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Abstract

Questions about the relationship between language and thought have long fascinated psychologists, philosophers, and the general public. One specific question is the extent to which verbal labels causally impact cognitive processes—how does calling an object by a particular name influence the way people categorize it; how does knowing words for mental states influence our reasoning about the minds of others; how does learning and using words like left influence our navigation behavior? One way to learn how the words we use to label objects, mental states, or locations affect our thoughts is to increase or decrease the ease with which we can use these words and observe outcomes of these manipulations on “non-linguistic” tasks. For example, if the word left enables us to remember which way to turn, preventing its activation might be expected to disrupt navigation. Manipulating the labeling process (and the engagement of language more broadly) is therefore very useful in exploring how language influences cognition. In this paper, we review two methodologies for implementing linguistic manipulations: verbal interference and transcranial direct current stimulation (tDCS), and discuss what we can learn about the role of language in cognitive processes from this line of research.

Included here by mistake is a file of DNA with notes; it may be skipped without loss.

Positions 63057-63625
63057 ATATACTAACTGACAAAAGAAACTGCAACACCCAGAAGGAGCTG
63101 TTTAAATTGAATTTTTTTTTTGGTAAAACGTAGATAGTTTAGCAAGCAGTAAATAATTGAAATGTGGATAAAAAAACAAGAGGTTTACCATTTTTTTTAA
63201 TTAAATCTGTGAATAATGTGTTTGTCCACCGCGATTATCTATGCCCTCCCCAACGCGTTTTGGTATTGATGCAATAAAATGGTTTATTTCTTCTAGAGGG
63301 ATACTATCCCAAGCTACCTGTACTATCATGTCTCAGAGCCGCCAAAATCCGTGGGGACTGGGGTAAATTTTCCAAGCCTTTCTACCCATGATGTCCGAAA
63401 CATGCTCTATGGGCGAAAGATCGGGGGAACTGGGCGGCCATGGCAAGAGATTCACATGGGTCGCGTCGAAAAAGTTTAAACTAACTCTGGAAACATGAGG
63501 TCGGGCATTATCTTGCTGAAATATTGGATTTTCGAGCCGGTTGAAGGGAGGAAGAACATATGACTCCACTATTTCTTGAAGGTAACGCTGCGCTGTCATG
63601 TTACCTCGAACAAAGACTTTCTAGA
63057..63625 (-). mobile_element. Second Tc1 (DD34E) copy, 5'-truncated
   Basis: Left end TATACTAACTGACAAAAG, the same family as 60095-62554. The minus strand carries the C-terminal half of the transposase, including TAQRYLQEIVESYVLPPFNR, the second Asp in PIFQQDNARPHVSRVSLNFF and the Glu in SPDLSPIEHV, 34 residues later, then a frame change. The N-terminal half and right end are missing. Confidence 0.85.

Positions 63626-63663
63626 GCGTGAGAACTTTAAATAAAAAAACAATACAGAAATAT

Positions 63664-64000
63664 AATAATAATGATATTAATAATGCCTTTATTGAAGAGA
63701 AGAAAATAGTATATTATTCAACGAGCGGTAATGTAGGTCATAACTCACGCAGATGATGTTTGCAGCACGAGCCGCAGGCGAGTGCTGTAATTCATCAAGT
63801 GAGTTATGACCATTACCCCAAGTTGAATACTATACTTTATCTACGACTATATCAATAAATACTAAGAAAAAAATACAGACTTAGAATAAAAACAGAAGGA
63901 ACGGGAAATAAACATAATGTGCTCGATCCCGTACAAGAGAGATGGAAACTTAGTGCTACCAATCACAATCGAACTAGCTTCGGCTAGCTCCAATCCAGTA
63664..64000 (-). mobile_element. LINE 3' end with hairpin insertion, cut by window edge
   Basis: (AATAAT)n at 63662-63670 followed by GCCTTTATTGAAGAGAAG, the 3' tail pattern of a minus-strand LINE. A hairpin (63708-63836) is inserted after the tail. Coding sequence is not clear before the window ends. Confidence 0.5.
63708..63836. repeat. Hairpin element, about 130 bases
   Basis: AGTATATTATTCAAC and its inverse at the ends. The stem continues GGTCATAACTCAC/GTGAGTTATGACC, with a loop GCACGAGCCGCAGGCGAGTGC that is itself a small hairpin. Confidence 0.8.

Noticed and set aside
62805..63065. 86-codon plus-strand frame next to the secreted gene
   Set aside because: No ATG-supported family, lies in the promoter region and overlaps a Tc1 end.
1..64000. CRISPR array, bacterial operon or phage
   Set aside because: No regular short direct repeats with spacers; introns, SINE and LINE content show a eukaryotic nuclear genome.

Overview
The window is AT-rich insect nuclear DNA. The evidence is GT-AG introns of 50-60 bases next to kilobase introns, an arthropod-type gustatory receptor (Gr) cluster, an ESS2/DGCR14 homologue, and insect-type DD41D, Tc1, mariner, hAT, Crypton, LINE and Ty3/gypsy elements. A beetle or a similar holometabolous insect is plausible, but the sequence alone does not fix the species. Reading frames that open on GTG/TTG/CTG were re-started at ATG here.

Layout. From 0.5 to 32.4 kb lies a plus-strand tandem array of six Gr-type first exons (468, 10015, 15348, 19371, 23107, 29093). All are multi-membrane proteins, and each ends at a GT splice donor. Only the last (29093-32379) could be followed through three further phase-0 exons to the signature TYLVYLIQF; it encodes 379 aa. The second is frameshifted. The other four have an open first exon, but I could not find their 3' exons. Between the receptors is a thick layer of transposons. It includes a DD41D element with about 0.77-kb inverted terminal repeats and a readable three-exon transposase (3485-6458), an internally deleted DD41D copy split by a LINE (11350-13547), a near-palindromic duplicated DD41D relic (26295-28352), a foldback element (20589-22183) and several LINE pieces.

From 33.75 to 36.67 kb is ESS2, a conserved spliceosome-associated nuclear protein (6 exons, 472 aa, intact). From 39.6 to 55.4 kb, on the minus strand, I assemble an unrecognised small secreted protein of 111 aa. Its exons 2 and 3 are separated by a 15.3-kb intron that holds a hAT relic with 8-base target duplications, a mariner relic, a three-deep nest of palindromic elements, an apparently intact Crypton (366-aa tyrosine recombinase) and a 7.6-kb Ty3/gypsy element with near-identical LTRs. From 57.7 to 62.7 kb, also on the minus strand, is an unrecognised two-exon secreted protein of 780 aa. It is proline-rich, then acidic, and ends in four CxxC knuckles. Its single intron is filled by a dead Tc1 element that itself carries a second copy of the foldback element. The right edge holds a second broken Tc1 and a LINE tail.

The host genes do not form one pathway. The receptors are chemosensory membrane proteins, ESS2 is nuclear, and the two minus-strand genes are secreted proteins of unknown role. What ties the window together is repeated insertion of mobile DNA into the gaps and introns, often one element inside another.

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... These classic questions, debated in philosophy and psychology for more than a century (Fodor, 1975;Müller, 1978;Sokolov, 1968;Vygotsky, 1962;Watson, 1913), have been increasingly tackled using various empirical and modelling methods (Baldo et al., 2005;Coetzee et al., 2019;Feinmann, 2020;Gilbert et al., 2006;Luo et al., 2021;Romano et al., 2018). One widely used method is verbal interference or articulatory suppression (Perry & Lupyan, 2013). In studies using this method, participants are asked to perform some task that may or may not require linguistic processing while at the same time performing a clearly linguistic task, such as repeating a word. ...